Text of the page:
There’s also an unequivocal emotional punch in the clash between Luke and Tank; and even more so in the final fate of Jorin Sol, destroyed but not defeated. That alone might justify the price of admission to returning readers.
In the end, I guess the biggest question is why this needed five issues: the story could have been told in two or three parts, and wrapped up back in April or May last year. Maybe it’s to fit into a trade paperback, but, with the benefit of hindsight, it seems to me that they’d have been better with a tighter opening mini-arc to clear the decks with Tank, Deena and Jorin (two issues) then a couple of one- and two-part stories by other teams, and then a three-parter by the main Badeaux/Williams creative team to pick up the opening storyline and make up the collected volume. It’s not just that I think the story would have been better served, but they might not have needed a relief artist for issue #3, and this one might not be six months late.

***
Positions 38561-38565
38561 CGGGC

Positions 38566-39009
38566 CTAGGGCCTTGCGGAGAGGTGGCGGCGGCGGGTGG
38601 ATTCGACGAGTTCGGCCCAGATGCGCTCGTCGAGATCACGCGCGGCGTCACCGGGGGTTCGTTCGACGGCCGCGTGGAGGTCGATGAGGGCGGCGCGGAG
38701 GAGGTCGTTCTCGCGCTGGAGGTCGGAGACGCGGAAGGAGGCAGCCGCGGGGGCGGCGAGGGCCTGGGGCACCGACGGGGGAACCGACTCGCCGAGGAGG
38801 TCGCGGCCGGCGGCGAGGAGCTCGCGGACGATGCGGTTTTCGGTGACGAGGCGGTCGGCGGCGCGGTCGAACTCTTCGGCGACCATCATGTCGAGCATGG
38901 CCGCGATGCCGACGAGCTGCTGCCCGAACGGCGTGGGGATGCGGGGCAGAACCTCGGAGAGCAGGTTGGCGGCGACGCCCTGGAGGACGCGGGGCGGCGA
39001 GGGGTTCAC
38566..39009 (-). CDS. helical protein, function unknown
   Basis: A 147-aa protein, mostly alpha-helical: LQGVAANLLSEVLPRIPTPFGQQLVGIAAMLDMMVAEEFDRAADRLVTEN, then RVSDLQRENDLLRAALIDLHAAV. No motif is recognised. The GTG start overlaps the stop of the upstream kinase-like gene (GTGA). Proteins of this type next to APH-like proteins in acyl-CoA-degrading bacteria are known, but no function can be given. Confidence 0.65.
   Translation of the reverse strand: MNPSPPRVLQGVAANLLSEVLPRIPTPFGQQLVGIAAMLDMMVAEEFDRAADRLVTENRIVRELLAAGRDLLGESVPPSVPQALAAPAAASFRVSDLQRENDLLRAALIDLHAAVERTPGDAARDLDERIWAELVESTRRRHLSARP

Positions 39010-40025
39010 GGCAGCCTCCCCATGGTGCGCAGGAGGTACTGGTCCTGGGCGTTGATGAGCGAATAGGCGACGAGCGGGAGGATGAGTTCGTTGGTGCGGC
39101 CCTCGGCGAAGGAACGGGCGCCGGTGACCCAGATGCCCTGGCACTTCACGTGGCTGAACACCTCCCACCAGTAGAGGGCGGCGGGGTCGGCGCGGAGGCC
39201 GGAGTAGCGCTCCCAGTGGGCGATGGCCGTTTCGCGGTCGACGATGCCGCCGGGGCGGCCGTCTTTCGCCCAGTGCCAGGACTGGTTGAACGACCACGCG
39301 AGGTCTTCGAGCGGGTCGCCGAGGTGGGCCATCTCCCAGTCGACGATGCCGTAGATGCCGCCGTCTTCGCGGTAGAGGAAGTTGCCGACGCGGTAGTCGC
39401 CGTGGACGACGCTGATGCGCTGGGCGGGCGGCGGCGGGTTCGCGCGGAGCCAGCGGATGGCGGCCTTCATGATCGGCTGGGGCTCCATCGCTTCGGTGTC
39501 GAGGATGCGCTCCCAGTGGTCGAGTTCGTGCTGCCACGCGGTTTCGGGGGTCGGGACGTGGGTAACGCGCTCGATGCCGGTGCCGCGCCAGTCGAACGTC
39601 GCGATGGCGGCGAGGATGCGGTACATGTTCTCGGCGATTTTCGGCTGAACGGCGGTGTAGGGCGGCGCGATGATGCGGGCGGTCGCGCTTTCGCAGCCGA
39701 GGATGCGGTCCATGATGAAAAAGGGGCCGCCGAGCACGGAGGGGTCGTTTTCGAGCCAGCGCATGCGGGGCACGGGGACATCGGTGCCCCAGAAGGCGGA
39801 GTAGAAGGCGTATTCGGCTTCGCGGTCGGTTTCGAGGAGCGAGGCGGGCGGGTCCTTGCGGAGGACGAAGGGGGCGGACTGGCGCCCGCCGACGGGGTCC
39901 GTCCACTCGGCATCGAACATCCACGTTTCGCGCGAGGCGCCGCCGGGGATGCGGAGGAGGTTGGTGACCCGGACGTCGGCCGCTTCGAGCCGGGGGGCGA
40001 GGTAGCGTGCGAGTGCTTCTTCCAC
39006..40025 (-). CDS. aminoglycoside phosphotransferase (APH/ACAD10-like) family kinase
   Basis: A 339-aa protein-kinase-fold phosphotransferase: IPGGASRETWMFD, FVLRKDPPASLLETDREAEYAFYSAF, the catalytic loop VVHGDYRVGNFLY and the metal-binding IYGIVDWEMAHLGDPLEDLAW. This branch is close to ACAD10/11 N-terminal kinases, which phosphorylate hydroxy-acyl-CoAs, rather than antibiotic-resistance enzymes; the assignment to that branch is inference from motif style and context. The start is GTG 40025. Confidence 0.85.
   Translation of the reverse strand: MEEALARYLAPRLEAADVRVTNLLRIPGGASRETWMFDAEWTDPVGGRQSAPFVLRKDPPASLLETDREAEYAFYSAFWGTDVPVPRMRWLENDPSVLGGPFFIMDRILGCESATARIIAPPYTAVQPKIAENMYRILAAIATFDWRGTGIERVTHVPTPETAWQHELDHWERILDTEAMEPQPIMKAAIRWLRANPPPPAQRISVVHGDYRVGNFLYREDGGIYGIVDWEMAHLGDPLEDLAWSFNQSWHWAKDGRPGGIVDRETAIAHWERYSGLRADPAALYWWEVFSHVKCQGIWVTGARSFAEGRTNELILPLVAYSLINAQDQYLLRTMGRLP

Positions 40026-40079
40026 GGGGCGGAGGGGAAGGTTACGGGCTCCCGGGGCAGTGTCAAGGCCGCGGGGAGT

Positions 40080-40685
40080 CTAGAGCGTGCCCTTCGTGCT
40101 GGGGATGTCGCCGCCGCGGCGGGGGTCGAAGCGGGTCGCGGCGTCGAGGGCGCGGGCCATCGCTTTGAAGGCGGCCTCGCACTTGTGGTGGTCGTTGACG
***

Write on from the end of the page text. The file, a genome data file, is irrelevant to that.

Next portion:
Probably more than anything, it’s the delays that have taken their toll on Rebellion. There’s something appropriately heroic in the fact that the My Brother, My Enemy storyline has actually reached its destination, scarred but unbowed, and after many months lost in space, but the failure to succeed as well as it could have done seems to be symbolised by the fact that it’s being replaced by the new Dark Times series – or rather, that was the plan, but the first two issues of Dark Times have already been published.
And whereas Knights of the Old Republic has had twelve issues to establish itself in the past year, Rebellion has had less than half that number. At issue #5 of Knights, I didn’t feel anything like this positive about the story of Zayne Carrick, and I’d have written it off completely as a bad joke if the delays had been this bad.
Rebellion isn’t actually bad – in terms of story and art, I think it’s as good as many of the best issues of Star Wars Tales. It’s just that it doesn’t have the real excellence it could have done. Williams and Badeaux, individually or as a team, are capable of impressive stuff together, as shown by Nomad and the best of this series.
We’re told that the series will return with issue #6, after the first story arc of Dark Times; and we can hope that when it does, it will finally achieve the heights it deserves.
Until then, though, there’s Legacy.
Rating: 6 / 10 Good... as far as it goes?